Looping over a list of values one at a time, two at a time and more

In this article we are going to look at looping over lists, arrays, hashes. We are also going to look at how to go over a list of values in pairs and how to go over two lists in parallel.

Note! This site is about Perl 6.
If you are looking for a solution for Perl 5, please check out the Perl 5 tutorial.

Looping over a list of values one at a time, two at a time and more

In Perl 6 the standard way to iterate over the elements of a list or an array is by using the for statement. A simple version of it looks like this:

use v6;

my @fellows = <Foo Bar Baz>;
for @fellows -> $name {
    say $name;

This will print out the three values one under the other.


A quick explanation of the syntax:

@fellows is an array with 3 elements in it.

The loop variable ($name) in the above case is automatically declared in the loop so one does not need to declare it using "my", and it is still not global. It is scoped to the block of the loop. Actually it is a parameter of that block.

Looping over keys of a hash

The same way we can loop over keys of a hash - after fetching them using the "keys" function.

use v6;

my %phone = (
    "Foo" => 123,
    "Bar" => 456,

for keys %phone -> $name {
    say "$name -- { %phone{$name} }";

The output is:

Foo -- 123
Bar -- 456

The declaration of hashes in Perl 6 is similar to that in Perl 5, but when accessing individual elements in the hash, it keeps the % prefix. Thus the value of the key "Foo" will be %phone{"Foo"}. Similarly if $name contains "Foo" we can use the %phone{$name} expression to get back the relevant value.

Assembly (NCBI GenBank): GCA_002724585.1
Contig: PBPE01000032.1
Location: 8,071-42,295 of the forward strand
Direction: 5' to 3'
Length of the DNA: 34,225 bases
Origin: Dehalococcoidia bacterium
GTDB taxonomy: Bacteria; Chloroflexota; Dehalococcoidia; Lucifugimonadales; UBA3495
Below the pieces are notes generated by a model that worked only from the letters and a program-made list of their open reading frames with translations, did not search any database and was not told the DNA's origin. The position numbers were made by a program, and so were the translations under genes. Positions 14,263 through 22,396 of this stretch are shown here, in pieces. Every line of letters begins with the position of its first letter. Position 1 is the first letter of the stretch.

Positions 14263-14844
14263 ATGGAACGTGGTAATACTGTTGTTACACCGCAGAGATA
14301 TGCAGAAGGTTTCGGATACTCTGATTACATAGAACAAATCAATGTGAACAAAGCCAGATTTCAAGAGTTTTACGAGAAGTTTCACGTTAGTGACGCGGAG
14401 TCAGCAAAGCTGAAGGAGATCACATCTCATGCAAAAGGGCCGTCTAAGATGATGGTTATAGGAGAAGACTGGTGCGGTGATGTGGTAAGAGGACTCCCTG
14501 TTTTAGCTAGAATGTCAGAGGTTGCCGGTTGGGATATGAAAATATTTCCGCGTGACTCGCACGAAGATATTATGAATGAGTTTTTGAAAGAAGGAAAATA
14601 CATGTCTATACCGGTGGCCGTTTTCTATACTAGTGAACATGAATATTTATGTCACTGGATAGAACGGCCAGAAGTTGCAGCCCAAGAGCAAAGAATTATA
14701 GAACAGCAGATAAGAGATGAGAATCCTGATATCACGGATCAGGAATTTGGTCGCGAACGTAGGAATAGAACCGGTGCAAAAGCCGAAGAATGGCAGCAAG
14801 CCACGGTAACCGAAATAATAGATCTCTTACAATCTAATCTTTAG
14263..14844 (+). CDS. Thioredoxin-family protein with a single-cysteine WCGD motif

As mentioned earlier the string interpolation of hashes requires curly braces around the statement.

Loop over every two elements in a list

What if we have an array of pairs of values, and we would like to go over all the pairs? We could do that by assigning the array to a hash and then going over the keys just in the next example:

use v6;

my @phones = <Foo 123 Bar 456 Moo 789>;
my %temp = @phones;
for %temp.keys -> $name {
    say "$name {%temp{$name}}";

Not only is the use of the temporary hash disturbing, but it also loses the original order of the pairs. Sometimes the order is important.

The nice thing about the for loop in Perl 6 is, that it also allows the looping over groups of values. In our case we can go over every two elements preserving the order:

use v6;

my @phones = <Foo 123 Bar 456 Moo 789>;
for @phones -> $name, $number {
    say "$name  $number";

The output is:

Foo 123
Bar 456
Moo 789

Going over elements of a hash

If you'd like to go over all the pairs in a hash, you can use the for loop with two parameters and the kv method of hashes that returns the key-value pairs.

use v6;

my %phone = (
    "Foo" => 123,
    "Bar" => 456,

for %phone.kv -> $key, $value {
    say "$key $value";

That still does not indicate any specific order (similarly to "each" in Perl 5) but now both the key and the value are in simple scalars.

Looping over any number of elements

You can also iterate over any number of elements: